Published on August 22nd, 2016 | by Meteor Blades0
Global Non-Hydro Renewable Electricity Up 70% From 2010–2015
August 22nd, 2016 by Meteor Blades
A study commissioned by the Financial Times shows that the planet’s 20 largest national economies generated 8% of their electricity from renewable energy — solar, wind, and other green power sources — in 2015, up from 4.6% in 2010. (This does not include hydropower.)
There are huge differences among these nations. Overall in 2015, the European Union generated 18% of its 28 nations’ electricity. The United States generated about 8% of its electricity from non-hydro renewables in 2015, which included geothermal, wood, biomass, and biomass waste sources in addition to solar and wind. Pilita Clark reports:
Seven G20 members now generate more than 10 per cent of their electricity from these sources, compared with three in 2010.
The seven were led by Germany, home of the Energiewende — a policy shift towards green power. Renewables made up 36 per cent of its electricity mix, according to data compiled for the FT by the Bloomberg New Energy Finance research group.
The UK, Italy and France all generated more than 19 per cent of their electricity from renewables while Australia and Brazil reached 11 per cent and 13 per cent respectively.
Even though Germany generates more of its electricity from renewables than any other nation by far, it still is producing the majority of its electricity from coal—44%. An additional 11% came from other fossil fuels in 2015, with 15% from nuclear energy.
Germany has tripled its renewable electricity output over the past decade. The nationwide Energiewende—energy transition—was enacted in 2010. Its goals include deep cuts in greenhouse gas emissions and increasing the amount of electricity generated from renewable sources to 45% in 2025 and more than 80% by 2050. Most of that juice will come from growth in installations using solar and wind sources. These currently generate about 30% of Germany’s total electricity.
Energiewende has come under sharp but misleading criticism for various reasons, including a significant rise in charges for residential electricity. However, half of those rising charges come from fees and taxes. Other criticisms have been directed at problems for the electrical grid from having so much renewably-based electricity without yet having in place the necessary infrastructure for moving it from where it is generated to where it is most needed. Critics also say the German phaseout of nuclear power should have its deadline extended because renewables won’t be able to fill the gap.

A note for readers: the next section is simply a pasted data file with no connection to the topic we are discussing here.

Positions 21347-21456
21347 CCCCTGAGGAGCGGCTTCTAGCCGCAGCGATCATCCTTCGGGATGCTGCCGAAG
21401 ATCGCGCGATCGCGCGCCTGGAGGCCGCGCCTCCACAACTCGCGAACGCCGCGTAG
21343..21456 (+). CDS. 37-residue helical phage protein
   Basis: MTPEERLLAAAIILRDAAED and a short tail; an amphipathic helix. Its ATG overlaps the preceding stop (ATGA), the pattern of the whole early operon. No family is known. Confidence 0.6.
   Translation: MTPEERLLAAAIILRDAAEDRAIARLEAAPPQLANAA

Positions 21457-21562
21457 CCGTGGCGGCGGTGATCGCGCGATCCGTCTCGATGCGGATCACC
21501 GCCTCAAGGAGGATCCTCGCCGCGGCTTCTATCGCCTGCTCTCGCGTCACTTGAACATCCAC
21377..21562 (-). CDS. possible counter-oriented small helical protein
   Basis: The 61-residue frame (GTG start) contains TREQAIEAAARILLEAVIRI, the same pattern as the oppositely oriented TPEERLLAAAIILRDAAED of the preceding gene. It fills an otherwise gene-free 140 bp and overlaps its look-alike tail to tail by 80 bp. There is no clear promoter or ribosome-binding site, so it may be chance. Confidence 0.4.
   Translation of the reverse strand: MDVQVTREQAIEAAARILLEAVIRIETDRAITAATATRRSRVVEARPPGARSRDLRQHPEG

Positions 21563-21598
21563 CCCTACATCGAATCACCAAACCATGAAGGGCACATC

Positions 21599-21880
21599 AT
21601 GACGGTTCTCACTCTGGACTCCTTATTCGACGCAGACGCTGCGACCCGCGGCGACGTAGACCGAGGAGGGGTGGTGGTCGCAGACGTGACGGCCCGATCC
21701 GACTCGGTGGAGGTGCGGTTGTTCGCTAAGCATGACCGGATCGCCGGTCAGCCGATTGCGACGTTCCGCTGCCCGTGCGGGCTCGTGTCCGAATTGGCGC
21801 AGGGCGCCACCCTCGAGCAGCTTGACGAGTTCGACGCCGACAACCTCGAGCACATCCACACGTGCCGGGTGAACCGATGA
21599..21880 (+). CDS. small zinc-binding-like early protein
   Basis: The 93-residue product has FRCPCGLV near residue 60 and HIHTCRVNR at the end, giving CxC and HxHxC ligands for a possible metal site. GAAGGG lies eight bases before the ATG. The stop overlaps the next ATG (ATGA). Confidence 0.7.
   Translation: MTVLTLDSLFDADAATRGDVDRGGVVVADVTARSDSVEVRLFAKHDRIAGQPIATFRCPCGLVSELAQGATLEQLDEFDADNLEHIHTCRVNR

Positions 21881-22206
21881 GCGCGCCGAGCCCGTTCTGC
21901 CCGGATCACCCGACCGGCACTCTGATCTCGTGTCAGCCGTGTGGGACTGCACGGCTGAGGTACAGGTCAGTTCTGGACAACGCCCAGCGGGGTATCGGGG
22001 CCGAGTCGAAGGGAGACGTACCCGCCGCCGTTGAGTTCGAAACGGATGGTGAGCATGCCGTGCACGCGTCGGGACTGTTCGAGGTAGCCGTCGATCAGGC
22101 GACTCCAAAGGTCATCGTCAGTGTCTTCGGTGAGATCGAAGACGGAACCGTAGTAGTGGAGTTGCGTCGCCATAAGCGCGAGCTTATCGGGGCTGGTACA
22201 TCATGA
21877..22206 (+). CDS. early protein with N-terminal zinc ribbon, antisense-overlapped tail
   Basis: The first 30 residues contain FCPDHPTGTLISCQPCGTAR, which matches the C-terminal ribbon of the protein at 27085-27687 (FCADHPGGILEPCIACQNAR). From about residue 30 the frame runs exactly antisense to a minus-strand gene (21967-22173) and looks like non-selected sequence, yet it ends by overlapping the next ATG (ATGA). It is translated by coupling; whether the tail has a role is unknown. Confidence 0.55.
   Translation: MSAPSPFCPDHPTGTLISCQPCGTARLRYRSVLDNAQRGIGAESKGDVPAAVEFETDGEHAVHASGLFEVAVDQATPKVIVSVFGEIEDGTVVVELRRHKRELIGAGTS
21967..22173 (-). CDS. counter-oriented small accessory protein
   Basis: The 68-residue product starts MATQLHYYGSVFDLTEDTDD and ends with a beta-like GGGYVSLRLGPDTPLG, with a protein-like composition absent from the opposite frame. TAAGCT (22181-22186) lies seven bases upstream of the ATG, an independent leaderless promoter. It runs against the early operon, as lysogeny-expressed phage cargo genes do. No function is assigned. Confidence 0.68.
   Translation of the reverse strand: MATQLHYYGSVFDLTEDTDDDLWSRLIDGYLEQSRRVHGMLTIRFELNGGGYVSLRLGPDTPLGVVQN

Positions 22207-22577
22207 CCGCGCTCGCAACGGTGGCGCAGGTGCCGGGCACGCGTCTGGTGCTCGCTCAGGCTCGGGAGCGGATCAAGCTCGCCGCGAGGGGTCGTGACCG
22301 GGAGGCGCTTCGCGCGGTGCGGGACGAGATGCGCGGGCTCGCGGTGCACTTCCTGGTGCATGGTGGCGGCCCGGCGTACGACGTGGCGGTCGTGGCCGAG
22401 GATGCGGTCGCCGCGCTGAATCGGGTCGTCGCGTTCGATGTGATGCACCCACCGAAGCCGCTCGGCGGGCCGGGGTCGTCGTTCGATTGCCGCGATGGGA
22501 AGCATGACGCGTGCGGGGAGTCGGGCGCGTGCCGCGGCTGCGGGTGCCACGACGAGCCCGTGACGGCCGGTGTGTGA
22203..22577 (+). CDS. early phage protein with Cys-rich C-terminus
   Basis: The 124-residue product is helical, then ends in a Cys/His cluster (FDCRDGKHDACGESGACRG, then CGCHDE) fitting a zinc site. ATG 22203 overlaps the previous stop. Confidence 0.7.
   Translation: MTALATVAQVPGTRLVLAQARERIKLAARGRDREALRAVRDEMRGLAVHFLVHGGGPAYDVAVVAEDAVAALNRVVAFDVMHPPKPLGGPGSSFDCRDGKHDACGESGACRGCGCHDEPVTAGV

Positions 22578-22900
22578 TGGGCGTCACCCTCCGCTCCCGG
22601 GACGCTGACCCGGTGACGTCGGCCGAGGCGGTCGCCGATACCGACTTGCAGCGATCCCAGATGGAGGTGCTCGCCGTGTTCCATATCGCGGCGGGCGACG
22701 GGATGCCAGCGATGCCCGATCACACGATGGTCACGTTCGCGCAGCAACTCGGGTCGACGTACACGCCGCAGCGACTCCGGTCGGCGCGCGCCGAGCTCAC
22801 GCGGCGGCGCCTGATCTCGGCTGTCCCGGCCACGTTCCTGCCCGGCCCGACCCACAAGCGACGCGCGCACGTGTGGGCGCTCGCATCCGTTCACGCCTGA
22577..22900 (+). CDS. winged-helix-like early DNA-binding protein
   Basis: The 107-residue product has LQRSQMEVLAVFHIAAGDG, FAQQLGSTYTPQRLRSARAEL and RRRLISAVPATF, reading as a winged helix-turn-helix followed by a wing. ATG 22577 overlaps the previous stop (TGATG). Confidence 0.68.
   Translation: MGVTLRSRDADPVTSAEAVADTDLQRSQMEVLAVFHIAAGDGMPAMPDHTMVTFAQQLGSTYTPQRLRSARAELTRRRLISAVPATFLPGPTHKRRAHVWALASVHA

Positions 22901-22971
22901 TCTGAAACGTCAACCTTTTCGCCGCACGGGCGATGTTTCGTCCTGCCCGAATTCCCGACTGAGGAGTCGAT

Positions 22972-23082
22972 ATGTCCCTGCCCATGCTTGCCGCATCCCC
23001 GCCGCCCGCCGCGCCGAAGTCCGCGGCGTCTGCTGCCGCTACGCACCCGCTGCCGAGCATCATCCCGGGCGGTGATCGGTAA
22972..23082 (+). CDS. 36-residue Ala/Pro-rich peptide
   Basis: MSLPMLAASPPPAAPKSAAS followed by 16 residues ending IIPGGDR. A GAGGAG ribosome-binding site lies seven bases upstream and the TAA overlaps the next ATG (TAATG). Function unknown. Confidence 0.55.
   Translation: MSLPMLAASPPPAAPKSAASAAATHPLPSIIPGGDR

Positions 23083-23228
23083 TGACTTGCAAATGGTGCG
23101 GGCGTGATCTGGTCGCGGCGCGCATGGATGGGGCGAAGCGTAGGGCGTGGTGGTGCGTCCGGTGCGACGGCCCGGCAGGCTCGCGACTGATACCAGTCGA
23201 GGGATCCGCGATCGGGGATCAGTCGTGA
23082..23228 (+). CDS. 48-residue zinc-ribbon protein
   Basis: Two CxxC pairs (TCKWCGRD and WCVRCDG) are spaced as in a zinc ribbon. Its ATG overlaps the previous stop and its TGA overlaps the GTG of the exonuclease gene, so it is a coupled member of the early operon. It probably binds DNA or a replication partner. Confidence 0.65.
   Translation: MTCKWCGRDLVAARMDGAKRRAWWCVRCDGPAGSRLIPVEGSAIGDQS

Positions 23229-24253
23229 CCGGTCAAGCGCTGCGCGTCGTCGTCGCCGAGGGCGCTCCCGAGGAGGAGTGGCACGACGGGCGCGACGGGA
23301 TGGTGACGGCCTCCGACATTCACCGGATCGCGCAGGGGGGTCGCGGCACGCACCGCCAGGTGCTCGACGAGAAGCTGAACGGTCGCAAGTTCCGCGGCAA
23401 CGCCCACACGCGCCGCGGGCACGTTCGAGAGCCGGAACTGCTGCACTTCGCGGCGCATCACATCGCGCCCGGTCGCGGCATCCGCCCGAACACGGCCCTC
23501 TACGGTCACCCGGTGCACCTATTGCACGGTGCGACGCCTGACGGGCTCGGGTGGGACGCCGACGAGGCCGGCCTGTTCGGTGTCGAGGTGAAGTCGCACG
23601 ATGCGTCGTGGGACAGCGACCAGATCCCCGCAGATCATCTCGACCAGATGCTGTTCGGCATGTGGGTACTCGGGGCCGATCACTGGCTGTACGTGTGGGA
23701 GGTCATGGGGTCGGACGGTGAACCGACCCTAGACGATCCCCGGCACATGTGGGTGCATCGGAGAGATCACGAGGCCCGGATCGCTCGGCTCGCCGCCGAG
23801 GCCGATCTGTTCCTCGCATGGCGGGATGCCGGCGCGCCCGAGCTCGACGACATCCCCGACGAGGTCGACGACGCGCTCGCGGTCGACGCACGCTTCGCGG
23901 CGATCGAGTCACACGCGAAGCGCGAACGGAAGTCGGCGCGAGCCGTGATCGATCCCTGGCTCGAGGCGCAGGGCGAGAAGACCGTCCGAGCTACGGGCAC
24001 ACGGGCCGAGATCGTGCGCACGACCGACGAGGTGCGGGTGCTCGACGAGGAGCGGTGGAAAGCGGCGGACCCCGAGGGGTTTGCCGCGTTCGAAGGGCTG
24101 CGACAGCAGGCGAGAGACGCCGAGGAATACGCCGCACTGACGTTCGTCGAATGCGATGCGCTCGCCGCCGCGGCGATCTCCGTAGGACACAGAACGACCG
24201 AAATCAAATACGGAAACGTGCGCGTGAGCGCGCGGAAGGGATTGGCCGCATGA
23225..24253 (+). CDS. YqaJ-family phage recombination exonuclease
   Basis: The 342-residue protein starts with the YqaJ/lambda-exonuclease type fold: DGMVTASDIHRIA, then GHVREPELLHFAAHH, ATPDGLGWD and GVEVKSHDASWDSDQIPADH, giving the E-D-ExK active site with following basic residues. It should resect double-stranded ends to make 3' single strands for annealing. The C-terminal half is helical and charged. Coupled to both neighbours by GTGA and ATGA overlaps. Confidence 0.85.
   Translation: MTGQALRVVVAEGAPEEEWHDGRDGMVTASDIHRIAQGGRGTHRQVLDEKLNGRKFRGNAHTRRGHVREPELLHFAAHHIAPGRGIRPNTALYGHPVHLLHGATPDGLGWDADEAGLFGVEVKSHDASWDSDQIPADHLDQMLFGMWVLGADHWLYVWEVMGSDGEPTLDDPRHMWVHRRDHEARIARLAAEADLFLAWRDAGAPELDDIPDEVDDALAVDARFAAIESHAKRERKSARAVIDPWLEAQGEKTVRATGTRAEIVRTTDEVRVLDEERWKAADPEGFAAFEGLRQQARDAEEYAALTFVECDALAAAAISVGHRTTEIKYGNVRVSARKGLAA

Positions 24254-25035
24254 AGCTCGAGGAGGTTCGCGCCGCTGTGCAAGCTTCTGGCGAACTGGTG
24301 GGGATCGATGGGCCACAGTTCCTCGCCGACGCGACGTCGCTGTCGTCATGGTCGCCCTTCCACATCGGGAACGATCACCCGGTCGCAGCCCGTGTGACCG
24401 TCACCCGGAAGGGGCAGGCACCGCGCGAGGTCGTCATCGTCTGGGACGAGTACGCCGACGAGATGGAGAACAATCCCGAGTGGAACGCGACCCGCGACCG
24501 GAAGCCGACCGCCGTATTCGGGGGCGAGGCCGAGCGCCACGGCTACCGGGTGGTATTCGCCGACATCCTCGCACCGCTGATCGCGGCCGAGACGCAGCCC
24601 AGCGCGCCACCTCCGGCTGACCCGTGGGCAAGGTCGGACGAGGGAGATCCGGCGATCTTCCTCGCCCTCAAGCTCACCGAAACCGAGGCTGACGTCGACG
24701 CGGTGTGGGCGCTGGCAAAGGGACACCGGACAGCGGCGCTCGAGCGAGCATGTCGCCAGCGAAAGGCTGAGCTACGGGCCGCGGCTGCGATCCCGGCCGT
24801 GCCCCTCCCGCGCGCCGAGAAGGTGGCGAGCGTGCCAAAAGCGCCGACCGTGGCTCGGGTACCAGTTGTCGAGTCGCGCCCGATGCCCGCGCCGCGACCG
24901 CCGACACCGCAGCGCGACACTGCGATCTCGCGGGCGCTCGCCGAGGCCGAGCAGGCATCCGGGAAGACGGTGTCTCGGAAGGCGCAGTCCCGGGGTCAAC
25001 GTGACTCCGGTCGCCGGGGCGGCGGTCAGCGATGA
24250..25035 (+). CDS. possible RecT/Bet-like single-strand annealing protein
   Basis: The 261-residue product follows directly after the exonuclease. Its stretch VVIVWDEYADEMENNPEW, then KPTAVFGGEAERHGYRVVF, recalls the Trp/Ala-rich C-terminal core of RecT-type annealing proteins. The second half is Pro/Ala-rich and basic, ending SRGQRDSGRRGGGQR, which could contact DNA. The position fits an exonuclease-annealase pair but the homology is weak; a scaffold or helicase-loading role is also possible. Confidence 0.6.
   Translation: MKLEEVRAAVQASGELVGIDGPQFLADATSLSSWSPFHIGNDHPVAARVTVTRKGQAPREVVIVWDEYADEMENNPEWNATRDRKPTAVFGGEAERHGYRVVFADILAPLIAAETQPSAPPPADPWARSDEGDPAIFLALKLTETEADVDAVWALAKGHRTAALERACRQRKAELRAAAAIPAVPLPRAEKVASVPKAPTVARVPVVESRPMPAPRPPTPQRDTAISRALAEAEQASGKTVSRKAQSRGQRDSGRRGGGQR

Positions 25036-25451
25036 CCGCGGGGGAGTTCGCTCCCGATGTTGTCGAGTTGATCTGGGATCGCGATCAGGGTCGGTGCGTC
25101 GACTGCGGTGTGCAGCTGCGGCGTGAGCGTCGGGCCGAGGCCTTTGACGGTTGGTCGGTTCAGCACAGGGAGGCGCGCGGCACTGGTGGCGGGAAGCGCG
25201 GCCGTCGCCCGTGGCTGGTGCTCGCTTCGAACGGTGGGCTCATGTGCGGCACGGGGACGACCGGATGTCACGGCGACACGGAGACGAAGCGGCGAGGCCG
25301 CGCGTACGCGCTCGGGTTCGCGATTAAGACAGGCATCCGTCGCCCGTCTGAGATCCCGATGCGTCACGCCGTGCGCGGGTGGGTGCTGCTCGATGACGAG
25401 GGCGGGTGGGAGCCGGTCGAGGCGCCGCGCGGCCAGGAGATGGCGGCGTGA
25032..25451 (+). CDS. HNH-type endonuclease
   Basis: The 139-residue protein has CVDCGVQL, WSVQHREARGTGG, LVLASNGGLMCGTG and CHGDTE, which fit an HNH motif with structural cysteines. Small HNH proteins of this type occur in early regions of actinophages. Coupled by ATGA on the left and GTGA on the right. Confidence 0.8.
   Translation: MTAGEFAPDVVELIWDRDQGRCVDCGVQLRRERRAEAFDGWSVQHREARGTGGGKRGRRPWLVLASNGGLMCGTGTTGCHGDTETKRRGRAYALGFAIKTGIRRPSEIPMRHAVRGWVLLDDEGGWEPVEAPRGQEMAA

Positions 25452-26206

A slower phaseout of nuclear power had already been agreed on in 1998, but that was canceled when a new government came to power in 2009, and then reimposed after the Fukushima, Japan, reactor meltdowns in 2011.
Twenty-nine states and D.C. have renewable portfolio standards mandating that a certain amount of electricity must be generated from renewable sources by a set date.
While advocates admit that Energiewende has these and other problems, they say they will be worked out over the long haul. Indeed, many of those critics claimed just a few years ago that it would be impossible to reach the levels Germany already has on anywhere near the timeline the planners had set for Energiewende.
Meanwhile, in the United States, there is no overall federal plan for a transition from fossil fuels to renewables. While President Obama has done more than any president in the past to make a renewably based energy system a reality, he has been hampered in what he can do by Congress—many of whose members are beholden to the fossil fuel industry—and by his own focus on an all-of-the-above energy policy that still promotes additional oil and gas drilling. Hillary Clinton has indicated that she will follow in Obama’s footsteps and boost renewables even more.
What is needed—but only possible by electing an amenable Congress—is a federal industrial plan using what has been learned from Energiewende and other programs to transform the U.S. energy system away from its dead-end dependency on fossil fuels.
A key element of any such plan would be a national “renewable portfolio standard.” Such standards (also known as renewable electricity standards) mandate that a certain percentage of electricity be generated by specific dates. Currently, 29 states have a mandated RPS. (This link takes you to an interactive version of the RPS map above.)
At the top of the heap is Vermont, which has set an ambitious goal of getting 75% of its electricity from renewables by 2032. California has set a goal of 50% by 2030, and Arizona a goal of 25% by 2025. South Carolina has a voluntary goal of 2% by 2021. Twelve states, all of them Republican dominated, have no renewable portfolio standards. Given this mix, the need for a national standard is obvious.
If we as a nation were truly serious about the climate crisis—which is, in great part, an energy crisis—we’d be treating the matter the way we did World War II. That is, we would pull out all the stops and bend industry and agriculture toward confronting the threat until it was eliminated. Or, as Neil deGrasse Tyson noted a couple of years ago: “Why can’t we summon the ingenuity and courage of the generations that came before us? The dinosaurs never saw that asteroid coming. What’s our excuse?”
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